We will always have zoos and pretty still photos!   Oh, and videos, too:

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14 Responses to So long Pika, we hardly knew ya

  1. fj2 says:

    Curious, that the President is not addressing the rapid heat-caused acceleration of extinctions such as that of the Pika and “The Future of Life” per EO Wilson and his ongoing interventions.

  2. Lewis says:

    Seems a base act of cowardice on the part of the Interior Department. I suspect fearful of being held up as saving ‘rats’ (they look like rats or mice to my untrained eye so it seems likely they’ll be ‘rats’ to those with even less tolerance for ‘cute’ than I) over jobs and various other unwarranted ridicule they copped out.

    So if the pikas go what other species do they take with them or other animal or plant grows without control?

    Or did the ID chicken out because it is a ‘no harm-no foul’ thing (unless you’re a pika.)

    But what with witch hunts, legislators passing resolutions doubting climate change and denying evolution, and attorney generals bringing suit against the EPA saying they don’t have the authority to protect the environment this is just par for the course.

  3. A Siegel says:

    “Nameless bureaucrats …” That sort of attack, imo, has made people scared to fight hard to uphold the law and respect the science.

    Now, what protection could we give them? Seems to be massive carbon reduction won’t keep warming down enough to save the Pika. Efforts to move them? What?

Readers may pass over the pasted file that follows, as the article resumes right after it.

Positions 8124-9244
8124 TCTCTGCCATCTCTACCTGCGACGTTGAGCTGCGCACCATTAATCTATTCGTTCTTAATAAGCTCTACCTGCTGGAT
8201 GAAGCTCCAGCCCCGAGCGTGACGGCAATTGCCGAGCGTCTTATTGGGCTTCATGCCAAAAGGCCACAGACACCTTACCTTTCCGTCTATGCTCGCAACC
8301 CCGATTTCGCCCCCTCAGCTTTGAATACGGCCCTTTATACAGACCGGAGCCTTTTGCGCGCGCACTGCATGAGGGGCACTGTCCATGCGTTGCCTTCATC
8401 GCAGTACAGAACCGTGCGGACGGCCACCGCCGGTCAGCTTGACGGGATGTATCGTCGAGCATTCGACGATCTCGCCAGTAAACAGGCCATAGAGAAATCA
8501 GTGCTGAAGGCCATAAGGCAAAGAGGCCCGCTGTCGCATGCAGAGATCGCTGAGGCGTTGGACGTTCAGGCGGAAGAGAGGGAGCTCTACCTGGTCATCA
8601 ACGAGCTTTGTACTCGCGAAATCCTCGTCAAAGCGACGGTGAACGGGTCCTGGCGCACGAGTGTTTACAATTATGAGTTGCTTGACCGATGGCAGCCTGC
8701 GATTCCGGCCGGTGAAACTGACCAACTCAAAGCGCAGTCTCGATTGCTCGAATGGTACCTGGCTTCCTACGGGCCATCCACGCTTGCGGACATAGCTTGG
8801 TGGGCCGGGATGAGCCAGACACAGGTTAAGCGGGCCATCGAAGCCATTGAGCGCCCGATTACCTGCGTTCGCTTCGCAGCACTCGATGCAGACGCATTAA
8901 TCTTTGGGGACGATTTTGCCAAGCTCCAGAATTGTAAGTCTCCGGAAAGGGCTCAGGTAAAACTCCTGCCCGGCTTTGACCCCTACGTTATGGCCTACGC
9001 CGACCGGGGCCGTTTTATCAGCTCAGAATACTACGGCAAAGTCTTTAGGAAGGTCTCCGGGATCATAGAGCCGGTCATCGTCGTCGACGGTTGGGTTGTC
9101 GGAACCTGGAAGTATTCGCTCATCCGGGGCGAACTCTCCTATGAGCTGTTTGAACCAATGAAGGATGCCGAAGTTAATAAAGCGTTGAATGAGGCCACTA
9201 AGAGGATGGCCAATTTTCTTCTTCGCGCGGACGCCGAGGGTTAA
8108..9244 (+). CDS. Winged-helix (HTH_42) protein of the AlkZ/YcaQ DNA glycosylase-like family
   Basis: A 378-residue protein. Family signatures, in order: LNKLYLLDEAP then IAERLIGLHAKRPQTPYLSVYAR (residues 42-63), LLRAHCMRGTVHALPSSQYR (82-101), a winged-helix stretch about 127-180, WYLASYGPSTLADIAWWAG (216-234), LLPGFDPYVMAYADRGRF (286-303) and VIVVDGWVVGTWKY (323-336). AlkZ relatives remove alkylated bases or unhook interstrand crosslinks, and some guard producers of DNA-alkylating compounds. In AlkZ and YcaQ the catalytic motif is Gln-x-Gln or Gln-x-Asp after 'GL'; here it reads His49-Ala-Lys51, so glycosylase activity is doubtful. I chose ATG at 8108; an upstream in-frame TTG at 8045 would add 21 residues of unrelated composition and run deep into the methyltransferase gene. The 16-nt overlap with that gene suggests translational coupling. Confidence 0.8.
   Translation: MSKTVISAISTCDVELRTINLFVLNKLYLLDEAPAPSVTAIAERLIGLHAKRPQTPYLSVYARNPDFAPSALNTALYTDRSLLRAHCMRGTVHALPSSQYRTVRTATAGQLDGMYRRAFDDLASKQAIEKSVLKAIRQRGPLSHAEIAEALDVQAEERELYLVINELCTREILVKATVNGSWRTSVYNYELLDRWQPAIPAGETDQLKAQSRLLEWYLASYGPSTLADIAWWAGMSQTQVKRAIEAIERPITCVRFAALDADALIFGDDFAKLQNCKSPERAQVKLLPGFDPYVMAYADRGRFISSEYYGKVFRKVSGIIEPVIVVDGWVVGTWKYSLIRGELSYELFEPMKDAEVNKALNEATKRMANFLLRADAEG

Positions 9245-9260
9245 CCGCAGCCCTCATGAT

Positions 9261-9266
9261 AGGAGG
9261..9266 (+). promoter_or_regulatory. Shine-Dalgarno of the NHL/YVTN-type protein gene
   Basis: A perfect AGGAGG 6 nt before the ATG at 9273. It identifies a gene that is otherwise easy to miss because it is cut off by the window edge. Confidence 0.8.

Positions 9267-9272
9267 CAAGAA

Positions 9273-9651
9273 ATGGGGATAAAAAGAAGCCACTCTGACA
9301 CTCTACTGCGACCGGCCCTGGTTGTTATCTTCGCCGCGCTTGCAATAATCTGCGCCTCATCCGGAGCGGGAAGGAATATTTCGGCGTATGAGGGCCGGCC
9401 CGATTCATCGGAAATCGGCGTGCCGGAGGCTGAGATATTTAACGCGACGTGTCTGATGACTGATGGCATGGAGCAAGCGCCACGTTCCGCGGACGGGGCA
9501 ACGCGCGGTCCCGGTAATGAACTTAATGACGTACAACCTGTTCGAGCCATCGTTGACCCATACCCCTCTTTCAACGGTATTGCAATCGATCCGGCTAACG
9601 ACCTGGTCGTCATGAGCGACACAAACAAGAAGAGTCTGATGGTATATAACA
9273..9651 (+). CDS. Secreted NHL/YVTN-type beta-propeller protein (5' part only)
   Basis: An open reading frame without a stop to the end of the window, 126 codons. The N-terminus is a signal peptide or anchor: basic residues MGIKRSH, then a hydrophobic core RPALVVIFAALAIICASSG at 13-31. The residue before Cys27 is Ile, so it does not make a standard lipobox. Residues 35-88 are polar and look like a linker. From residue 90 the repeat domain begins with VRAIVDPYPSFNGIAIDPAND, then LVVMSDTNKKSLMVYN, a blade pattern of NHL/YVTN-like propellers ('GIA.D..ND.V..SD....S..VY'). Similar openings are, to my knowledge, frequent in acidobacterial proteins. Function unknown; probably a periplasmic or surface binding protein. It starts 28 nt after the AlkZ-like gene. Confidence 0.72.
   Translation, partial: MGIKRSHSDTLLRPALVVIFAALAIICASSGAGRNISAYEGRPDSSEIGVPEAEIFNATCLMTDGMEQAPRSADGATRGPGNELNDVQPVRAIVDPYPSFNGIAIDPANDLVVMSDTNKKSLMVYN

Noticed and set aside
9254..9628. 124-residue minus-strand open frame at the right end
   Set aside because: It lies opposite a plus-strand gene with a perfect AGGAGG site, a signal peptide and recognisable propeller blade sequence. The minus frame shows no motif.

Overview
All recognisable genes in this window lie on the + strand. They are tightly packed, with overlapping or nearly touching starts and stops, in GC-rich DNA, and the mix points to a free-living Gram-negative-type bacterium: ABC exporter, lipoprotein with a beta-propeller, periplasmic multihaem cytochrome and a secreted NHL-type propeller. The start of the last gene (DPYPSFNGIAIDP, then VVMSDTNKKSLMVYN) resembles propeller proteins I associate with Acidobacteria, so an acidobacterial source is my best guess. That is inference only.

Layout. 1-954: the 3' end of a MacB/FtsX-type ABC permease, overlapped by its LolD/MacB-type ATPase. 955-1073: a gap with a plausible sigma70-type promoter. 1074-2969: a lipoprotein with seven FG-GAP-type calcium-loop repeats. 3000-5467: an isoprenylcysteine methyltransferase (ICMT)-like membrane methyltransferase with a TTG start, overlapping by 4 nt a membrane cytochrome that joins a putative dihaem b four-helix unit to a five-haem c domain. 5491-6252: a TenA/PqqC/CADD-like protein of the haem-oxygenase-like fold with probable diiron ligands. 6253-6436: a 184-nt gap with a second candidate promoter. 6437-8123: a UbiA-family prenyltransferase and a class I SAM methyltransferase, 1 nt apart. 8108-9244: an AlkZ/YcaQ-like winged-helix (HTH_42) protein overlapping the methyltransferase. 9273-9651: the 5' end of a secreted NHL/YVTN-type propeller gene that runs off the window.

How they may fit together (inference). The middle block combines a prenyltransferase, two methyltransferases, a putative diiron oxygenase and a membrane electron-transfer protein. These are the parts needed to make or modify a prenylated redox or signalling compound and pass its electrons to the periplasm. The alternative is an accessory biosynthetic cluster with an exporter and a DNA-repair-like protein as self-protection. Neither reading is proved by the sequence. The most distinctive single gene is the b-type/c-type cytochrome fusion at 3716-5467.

4. dhogaza says:

    We used to commonly see Pika (rhymes with “pie” if you’re unsure how to pronounce it) in scree below cliffs in the Columbia Gorge. Well, hear them, typically. Their high-pitched warning whistle used to be a common sound, known to all hikers here. I haven’t heard one in the gorge in a long time. The Oregonian wrote about their disappearance at lower elevations in the gorge and in the Cascades as far back as 2003.

    As the West warms, scientists say some pikas have tried to move upslope to find cooler refuges but have run out of room.

    Volcanoes are pointy at the top :)

  5. Wit's End says:

    Species collapse will soon be more the rule than the exception, if it isn’t already:

    http://www.apocadocs.com/species_decline.html

    And speaking of dying of the heat, 50C = 122F!

    http://www.desdemonadespair.net/2010/02/south-africa-heatwave-kills-more-than.html

  6. Dean says:

    The Endangered Species Act wouldn’t help in these kinds of cases because its toolbox is pre-warming. It can be used to prevent resource extraction and other kinds of human intervention that damage habitat. But it isn’t that kind of intervention that is destroying their habitat; their only recourse is to go up as high as they can in the mountains.

    The last pika will be on top of some peak somewhere – maybe chased by a marmot – squeaking away as a high altitude heat-wave does them in.

    I got a fantastic close and long view of a pika on a backpacking trip last year in the Washington Cascades. See http://www.deanmyerson.org/enchant_9.

  7. Richard Brenne says:

    The term “canary in the coal mine” is popular because of alliteration, but “rat in the coal mine” would be far more accurate as they were observed much more often. Coal miners in China, the U.K. and U.S. would feed and thus befriend rats in coal mines, then notice if the rats all scurried off in the direction of safety.

    And if there’s anything to karma and reincarnation, prior to repentance and redemption I’m sure coal mine rats would still vote Republican.

  8. dhogaza says: